Image courtesy of City of Wilmington

Back to its roots! A new downtown garden has just opened in downtown Wilmington to replace the original community garden that was displaced due to a fire. With this new garden, residents will be able to grow their own food and live a healthier lifestyle. But that’s not all, the Kiwanis Club of Delaware will be utilizing plots owned by the Salvation Army to teach children and senior citizens about “Milk Crate Gardens.” There is something for all ages in this new development that will not only promote a healthier lifestyle for the residents that utilize it but will also foster a sense of community for those that will be sharing the experience of having their own gardening plots at the location.

Summarized from the full article at www.wilmingtonde.gov

The History

The former Gross Lighting Center was in business at the Orange Street site for more than a century before it was heavily damaged by fire in August of 2013 and was eventually demolished. The City obtained the property earlier this year, and with the assistance of former property owner Phil Gross and the Downtown Civic Association, it was jointly decided that the site would be used for an urban garden while the plot remains undeveloped. Ironically, it was another fire around the corner in the 400 block of Market Street that displaced the original Downtown Community Garden.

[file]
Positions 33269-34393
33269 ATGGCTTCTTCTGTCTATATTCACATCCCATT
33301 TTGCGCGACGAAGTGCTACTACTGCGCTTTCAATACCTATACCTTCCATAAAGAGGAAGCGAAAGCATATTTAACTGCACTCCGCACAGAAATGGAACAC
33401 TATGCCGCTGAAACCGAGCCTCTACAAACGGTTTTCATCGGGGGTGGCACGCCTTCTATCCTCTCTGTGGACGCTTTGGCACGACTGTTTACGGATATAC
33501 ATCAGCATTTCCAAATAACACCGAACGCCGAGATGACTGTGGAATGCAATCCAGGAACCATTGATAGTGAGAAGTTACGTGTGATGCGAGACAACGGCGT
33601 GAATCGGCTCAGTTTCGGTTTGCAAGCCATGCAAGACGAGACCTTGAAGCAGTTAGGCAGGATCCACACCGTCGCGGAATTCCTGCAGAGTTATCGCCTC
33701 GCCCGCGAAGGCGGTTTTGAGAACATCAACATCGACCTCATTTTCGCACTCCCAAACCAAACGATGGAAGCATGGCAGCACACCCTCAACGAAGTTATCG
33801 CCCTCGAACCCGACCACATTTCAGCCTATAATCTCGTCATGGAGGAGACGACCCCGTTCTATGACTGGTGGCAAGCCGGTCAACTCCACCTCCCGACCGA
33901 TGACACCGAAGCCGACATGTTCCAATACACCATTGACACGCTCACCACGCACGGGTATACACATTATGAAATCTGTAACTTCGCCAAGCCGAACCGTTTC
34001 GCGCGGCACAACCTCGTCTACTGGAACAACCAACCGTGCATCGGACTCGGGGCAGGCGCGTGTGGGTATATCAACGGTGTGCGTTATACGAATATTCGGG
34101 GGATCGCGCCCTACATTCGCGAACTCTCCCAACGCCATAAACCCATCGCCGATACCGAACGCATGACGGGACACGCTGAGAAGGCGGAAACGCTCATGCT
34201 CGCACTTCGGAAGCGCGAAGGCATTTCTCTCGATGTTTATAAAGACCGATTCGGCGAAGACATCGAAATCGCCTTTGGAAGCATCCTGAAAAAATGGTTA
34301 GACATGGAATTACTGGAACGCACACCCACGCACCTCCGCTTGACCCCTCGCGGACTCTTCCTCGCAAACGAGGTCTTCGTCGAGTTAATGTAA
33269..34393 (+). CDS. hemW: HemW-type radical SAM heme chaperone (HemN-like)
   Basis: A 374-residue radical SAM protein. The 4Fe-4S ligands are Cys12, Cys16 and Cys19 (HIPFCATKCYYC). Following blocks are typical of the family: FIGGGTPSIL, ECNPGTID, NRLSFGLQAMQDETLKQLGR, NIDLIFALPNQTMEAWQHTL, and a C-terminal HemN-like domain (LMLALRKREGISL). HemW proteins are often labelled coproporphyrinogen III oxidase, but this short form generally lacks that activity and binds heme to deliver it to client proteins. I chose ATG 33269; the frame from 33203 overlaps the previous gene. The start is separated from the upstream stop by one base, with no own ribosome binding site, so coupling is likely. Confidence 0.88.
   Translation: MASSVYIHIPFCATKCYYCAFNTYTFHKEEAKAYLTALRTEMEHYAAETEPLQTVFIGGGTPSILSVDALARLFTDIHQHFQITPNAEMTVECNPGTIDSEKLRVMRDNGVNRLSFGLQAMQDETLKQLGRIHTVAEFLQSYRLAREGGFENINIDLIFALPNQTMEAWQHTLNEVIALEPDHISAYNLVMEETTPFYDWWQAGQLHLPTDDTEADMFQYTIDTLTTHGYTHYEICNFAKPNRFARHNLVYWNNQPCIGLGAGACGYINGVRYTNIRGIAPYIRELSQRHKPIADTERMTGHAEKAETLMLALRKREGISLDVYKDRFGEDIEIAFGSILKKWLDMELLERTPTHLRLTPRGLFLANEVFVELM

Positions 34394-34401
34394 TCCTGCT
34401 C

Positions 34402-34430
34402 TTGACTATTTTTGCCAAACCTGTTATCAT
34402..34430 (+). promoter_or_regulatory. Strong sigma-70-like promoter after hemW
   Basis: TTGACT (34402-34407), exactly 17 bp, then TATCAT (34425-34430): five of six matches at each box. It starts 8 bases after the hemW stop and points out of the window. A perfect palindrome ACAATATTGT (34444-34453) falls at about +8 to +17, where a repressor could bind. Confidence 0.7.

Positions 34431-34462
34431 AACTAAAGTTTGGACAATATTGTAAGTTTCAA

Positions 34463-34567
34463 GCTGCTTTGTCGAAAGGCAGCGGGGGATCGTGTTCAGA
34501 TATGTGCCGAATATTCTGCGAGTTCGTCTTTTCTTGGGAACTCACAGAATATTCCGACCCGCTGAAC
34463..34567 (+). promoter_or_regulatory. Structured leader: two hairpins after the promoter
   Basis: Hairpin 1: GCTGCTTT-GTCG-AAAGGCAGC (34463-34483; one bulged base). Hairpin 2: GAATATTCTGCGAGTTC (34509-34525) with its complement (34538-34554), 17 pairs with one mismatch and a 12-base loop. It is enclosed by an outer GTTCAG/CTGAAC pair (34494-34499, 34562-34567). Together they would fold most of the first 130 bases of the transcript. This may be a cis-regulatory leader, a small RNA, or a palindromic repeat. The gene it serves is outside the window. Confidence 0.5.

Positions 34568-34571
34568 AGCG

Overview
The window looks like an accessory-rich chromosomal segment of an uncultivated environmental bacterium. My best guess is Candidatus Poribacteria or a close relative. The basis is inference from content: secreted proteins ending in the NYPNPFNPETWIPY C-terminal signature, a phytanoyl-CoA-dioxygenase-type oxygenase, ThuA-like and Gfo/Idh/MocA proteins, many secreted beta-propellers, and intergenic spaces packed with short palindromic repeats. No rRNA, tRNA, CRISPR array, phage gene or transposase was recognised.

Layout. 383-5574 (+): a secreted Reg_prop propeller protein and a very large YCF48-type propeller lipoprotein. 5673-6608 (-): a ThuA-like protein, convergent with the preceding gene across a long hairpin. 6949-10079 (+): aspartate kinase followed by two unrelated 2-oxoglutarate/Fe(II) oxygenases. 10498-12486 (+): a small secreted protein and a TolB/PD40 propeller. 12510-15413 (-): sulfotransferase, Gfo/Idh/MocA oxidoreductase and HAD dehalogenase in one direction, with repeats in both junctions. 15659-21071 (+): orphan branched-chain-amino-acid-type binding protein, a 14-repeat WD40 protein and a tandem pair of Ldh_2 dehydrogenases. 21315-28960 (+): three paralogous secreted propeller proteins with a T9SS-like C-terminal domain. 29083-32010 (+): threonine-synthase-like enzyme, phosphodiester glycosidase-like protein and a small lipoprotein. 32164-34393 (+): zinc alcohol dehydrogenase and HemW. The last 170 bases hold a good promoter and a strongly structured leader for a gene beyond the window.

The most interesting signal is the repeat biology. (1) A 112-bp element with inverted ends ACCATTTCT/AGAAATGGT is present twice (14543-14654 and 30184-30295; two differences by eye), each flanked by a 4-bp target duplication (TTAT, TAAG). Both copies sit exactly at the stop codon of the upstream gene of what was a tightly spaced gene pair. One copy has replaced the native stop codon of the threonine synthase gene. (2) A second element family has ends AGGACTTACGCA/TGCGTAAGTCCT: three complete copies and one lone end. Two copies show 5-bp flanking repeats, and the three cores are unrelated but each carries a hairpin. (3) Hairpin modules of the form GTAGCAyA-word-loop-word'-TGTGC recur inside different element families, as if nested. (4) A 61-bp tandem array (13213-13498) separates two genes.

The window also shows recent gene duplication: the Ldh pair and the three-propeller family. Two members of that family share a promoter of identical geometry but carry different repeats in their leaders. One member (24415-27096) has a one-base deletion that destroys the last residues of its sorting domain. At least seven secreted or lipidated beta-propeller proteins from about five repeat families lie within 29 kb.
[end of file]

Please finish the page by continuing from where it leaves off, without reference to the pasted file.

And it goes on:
The Mayor’s Sentiments

Mayor Purzycki said he is pleased that the City and community came together to make this land available for urban gardening. “This partnership has a variety of benefits including transforming an unattractive, vacant lot into small garden plots for people who enjoy gardening in the city,” said Mayor Purzycki. The Mayor said the site is intended for downtown residents who want to grow their own healthy vegetables, foster a sense of community and socialize.

Other Opportunities

The garden partnership also includes the neighboring Salvation Army, which has acquired a few of the plots and is partnering with the Kiwanis Club of Wilmington, Delaware to grow vegetables for the seniors and children served by the agency. Produce will be given to seniors and children along with recipes. Finally, the Salvation Army and Kiwanians are teaching children and seniors about developing “Milk Crate Gardens” so they can have a garden to take home and care for. Hageman noted that where a business once thrived, a new era for Downtown Wilmington will now bloom.

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